How a Christian Responds to Challenges
- Matthew Pryor BodyTithe.com
- 2014 18 Feb
Everyone has their motivations for getting fit. Ranging from looking good and feeling better to recovering from injuries and preventing them, there are no shortage of reasons to get fit. I certainly have my motivations: I want to honor God with my body. I want to be attractive to my spouse. I want to be able to keep up with my children well into their adult lives. But these weren’t my initial motivations… not even by a long shot. Those began in my youth.
I’m the youngest of three sons, separated by roughly four and eight years. I was active and healthy when I was young, but I was chubby. You probably wouldn’t have thought twice about it as I didn’t stand out in a crowd, but I stood out in my own eyes. And no matter how charming you are (and trust me, I was plenty charming), the chubby eventually becomes the center of attention.
I’m 38 now, but I can still remember sitting on the stairs in one of my best friend’s basement when I was in 3rd grade or so. We must have been rough-housing and sweaty because I didn’t have my shirt on. When he saw my fat rolls, he pointed at them and commented. I don’t even think he was being malicious… it just came out. But nevertheless, thirty years later, I can still feel that remark.
One summer break in middle school, I remember some friends (that were girls) sending me a postcard from Florida with some ripped dude in Speedos on the front. On the back they wrote, “You wish.” They were trying to be funny, but they kind of sucked at it (and my mom certainly didn’t like it).
Another time in middle school, we were playing dodge ball during recess. Must have been one of my less charming days because I got into a little bit of a shouting match with a kid on the other team and I remember him saying, “Well at least I’m not chubby.” I even remember where I was in the gym when he said it. That was over twenty five years ago.
SEE ALSO: Fitness Myths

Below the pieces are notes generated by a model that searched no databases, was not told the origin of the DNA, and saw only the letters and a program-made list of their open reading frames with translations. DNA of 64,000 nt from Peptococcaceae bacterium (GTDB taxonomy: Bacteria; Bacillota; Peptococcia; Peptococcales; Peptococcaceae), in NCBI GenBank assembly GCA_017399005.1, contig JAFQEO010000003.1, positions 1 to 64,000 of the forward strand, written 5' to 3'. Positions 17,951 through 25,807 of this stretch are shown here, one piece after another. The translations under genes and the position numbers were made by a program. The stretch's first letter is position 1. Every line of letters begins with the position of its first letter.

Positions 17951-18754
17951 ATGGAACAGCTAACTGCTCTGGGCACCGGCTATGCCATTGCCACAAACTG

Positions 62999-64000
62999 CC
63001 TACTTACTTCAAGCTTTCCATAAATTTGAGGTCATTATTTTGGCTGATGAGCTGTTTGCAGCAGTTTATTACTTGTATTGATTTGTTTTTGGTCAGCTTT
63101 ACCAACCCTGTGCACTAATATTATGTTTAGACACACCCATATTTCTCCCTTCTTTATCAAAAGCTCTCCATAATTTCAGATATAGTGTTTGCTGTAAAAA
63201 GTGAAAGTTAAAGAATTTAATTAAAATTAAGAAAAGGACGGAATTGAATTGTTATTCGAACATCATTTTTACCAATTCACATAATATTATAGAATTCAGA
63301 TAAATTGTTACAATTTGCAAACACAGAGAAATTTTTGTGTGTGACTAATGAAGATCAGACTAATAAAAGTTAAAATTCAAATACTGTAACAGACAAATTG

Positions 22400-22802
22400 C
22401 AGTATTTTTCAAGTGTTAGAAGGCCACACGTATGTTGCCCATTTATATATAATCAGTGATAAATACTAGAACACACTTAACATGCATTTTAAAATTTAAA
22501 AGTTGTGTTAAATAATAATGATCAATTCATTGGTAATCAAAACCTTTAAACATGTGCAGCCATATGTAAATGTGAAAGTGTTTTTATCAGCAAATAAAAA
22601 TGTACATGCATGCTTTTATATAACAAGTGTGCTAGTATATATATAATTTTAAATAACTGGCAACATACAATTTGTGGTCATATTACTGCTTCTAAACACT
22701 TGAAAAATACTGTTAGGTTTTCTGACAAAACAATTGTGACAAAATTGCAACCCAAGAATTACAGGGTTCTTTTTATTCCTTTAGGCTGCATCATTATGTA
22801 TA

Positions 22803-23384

I remember in high school, before my growth spurt, not wanting to take my shirt off at swim parties or for shirt/skins basketball games. On the basketball team, I was a decent shooter, but didn’t get much playing time, in part, because I was so slow. I was one of the last ones to finish any kind of speed drill. I dreaded practice because of the running and the humiliation. That was over twenty years ago.
It wasn’t until my early twenties that I got in really good shape for the first time and it felt awesome. There was no going completely back to the old me. That said, there certainly would be “lulls.” During one such lull, on family vacation, a family member said to me, “Remember when you use to be in really good shape?” I know my family loves me and wants the best for me and it probably just slipped out. But it hurt. That was probably 10 years ago. I don’t think I’ve had much of a lull since then. In fact, I recently went from good shape to getting great results with P90X2.
If it doesn’t kill you, it just makes your stronger, right? Well, in this case, yes. It’s a legitimate source of motivation for me. At the time, I certainly wouldn’t have been thankful for the statements people made. They created insecurities and wounded feelings. But now that I’ve healed, I’m grateful as they serve to propel me. There are scars but no pain. Only reminders of where I was, where I am, and where I want to be.
Those of you who read the Bible may be familiar with the following verse (a favorite verse of my amazing wife I might add):
And we know that in all things God works for the good of those who love him, who have been called according to his purpose. – Romans 8:28
Notice that it doesn’t say that in “some things” or a “few things” or “only through good things” God works. And it certainly doesn’t say, as many misquote, “all things happen for a reason,” as if God isn’t working and things are “just” happening. It says that “in all things God works for the good of those who love him…”. I don’t want to over-spiritualize this topic, but I love him and I believe he has, is, and will continue to work these things in my life for my good and for his purposes.
I also believe that ultimately, it’s not what happens to us that defines us. It’s how we respond. It’s what we do with what we’ve been given, good or bad. I have chosen to use both as motivations for my fitness journey. What will you choose?
You’ve been challenged… now GO!
This article was originally published on BodyTithe.com. Used with permission.
Matthew Pryor is the author of ”The Body Tithe Devotional: Spiritual Encouragement for Your Fitness Journey." He is also a personal trainer and the founder of the Christian fitness site Body Tithe University (BTU). BTU specializes in helping Christians get fit with one objective in mind: live more so you can give more."
Publication date: February 18, 2014